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Valentine cards are a very old tradition

Well, here comes another February. Valentine’s Day is less than a week away.

Love may very well find its way this year, but it will have to work a whole lot harder. If you’re stuck at home for most of the day, and everywhere you want to go seems to be closed, how ya gonna keep love alive?

Maybe one answer is valentine cards; although, some of us suspect that cards tend to be more popular with the elementary school crowd. Is a pandemic going to change that?

“It’s not anything to joke about, brother,” said Mail Tribune editor Everett Carl Ferguson, in 1950. “As a warning to romantically inclined but reluctant swains [young lovers or suitors], it is only fair to warn that this Valentine’s Day business has been going on for a long, long time. And, since the so-called gentler sex is undoubtedly determined to keep it going on for another long, long time, it might be well for you to be prepared with some vital statistics.”

“Ferg,” as the newsroom gang called Everett, proceeded to give a brief history of the lover’s special day.

Apparently, it was way back in 270 A.D. that St. Valentine, then a priest, was about to be executed for refusing to renounce his faith. He made friends with his jailer and had him deliver an uplifting note to the jailer’s blind daughter that St. Valentine signed, “From Your Valentine.”

For the next 1,000 years, plus, valentines remained friendly notes unrelated to love. However, sometime in the Middle Ages, lovers rediscovered Cupid and began penning passionate notes of enduring love, and “to elude vigilant fathers,” Ferg said, “they hid them in hollow trees that served as trysting places.”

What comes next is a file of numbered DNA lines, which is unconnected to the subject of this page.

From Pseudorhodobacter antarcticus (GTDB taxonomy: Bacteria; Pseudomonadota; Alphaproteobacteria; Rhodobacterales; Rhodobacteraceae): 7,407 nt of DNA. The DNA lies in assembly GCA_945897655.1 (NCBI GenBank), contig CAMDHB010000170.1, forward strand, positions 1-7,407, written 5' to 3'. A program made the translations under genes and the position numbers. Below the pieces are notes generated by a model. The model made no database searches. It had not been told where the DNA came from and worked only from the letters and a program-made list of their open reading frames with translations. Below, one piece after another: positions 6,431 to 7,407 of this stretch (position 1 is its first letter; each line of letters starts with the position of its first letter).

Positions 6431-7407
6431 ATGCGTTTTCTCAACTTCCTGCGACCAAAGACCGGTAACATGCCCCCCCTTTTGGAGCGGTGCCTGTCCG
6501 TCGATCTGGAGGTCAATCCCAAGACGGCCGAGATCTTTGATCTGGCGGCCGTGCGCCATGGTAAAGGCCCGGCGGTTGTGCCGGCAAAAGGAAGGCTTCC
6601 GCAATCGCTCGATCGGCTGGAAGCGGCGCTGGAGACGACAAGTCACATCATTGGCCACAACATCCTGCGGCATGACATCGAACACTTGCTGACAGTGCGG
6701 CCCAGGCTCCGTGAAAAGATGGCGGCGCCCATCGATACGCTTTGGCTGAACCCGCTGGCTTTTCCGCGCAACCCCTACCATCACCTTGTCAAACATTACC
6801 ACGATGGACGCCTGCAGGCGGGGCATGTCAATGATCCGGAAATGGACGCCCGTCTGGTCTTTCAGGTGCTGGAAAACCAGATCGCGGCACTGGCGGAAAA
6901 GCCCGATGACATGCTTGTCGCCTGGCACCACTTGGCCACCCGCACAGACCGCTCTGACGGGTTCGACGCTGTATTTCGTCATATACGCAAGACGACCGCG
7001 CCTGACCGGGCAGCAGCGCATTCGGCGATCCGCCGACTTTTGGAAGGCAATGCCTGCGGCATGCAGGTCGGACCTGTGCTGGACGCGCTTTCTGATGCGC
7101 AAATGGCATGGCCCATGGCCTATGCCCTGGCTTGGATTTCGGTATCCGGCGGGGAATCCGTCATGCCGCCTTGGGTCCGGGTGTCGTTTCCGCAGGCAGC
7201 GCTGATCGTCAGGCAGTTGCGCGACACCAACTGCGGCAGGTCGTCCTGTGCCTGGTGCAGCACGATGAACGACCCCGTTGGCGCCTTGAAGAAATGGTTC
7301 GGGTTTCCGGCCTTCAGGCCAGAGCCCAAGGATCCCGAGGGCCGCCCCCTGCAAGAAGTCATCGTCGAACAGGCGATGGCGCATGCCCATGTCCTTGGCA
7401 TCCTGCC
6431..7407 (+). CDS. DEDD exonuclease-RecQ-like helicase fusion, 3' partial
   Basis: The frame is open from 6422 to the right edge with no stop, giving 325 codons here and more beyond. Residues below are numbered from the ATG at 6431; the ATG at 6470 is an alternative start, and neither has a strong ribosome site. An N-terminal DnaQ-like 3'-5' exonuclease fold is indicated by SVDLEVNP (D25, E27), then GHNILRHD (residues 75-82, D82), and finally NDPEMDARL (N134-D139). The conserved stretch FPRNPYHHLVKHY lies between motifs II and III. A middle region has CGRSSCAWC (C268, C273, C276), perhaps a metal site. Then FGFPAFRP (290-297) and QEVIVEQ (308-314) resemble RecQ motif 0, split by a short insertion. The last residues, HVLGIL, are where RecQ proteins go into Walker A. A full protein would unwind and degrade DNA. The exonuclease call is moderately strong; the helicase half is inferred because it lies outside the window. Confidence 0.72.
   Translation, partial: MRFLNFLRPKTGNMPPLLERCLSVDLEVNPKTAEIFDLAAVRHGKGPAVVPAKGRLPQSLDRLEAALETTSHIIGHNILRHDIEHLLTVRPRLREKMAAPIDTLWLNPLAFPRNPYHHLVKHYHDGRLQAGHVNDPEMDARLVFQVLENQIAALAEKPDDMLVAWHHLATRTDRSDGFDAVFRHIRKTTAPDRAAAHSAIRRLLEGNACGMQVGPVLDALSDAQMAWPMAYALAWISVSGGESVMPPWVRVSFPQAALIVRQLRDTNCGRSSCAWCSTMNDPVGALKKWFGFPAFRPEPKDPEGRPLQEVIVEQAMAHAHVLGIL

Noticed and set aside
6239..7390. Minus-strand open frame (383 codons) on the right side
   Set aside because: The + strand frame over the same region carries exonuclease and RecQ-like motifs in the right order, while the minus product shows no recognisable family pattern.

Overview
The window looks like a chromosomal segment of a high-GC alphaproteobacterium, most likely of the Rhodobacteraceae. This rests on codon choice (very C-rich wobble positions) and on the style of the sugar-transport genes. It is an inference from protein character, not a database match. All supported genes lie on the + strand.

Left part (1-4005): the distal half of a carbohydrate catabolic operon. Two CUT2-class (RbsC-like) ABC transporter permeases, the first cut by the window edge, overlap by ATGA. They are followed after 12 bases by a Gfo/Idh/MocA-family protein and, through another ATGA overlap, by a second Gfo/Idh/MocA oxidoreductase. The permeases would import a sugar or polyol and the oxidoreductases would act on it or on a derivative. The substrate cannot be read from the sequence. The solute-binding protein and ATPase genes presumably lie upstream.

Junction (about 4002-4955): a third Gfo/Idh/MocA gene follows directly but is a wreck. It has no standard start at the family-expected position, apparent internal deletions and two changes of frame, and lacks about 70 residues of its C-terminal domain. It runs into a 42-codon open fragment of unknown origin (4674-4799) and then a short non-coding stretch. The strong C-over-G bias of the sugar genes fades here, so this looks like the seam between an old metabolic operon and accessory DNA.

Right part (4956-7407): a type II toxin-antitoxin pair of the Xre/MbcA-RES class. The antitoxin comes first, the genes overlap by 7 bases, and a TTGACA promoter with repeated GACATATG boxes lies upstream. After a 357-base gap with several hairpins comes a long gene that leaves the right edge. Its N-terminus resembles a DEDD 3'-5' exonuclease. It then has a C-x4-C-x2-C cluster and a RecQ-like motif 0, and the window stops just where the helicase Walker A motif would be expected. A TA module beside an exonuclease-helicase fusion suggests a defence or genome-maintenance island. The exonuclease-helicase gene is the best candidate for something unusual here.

Cupid, they tell us, began enchanting lovers at least 2,000 years before St. Valentine wrote his note. You may remember that Cupid was the son of Venus, the Roman goddess of love, and Mars, the god of war. No one knew what Cupid looked like until sometime in the fourth century, B.C., when Greek sculptor, Praxiteles, carved the first statue of the cherub boy carrying a bow and arrow that we know today.

Frenchman Charles, the Duke of Orléans, gets credit for sending the first valentine in 1415. Captured at the battle of Agincourt by the English, 21-year old Charles found himself in the Tower of London. There he wrote to his wife, “My very gentle Valentine God forgives him who has estranged me from you.”

From the large valentines covered in hearts, birds and cupids of the French court, through the Victorian era’s fascination with syrupy and frilly cards, through a brief period in the 1890s when sarcastic verses and crude drawings were popular, valentine cards generally have remained lighthearted and romantic.

Not that cards haven’t been wacky at times. Ferg looked at some 1950 cards that are probably still available somewhere today.

“There’s one,” he said, “that when opened has two cardboard lips leap out on a spring to kiss your startled lady love. (Isn’t that revolting?)”

The messages also caught his eye, especially one that was “faintly suggestive.”

“Wish you’d stop teasin’ and listen to reason, because it’s more pleasin’ to get in some squeezin’.”

What with all the candy hearts and chocolate, the attached simulated jewels and flowers, and valentine cards that sing you a lovers tune, you have to wonder what St. Valentine would think and say if he could only see what he started.

May all of you lovers have a happy, happy day.

Writer Bill Miller is the author of five books, including “History Snoopin’,” a collection of his previous history columns and stories. Reach him at newsmiller@live.com.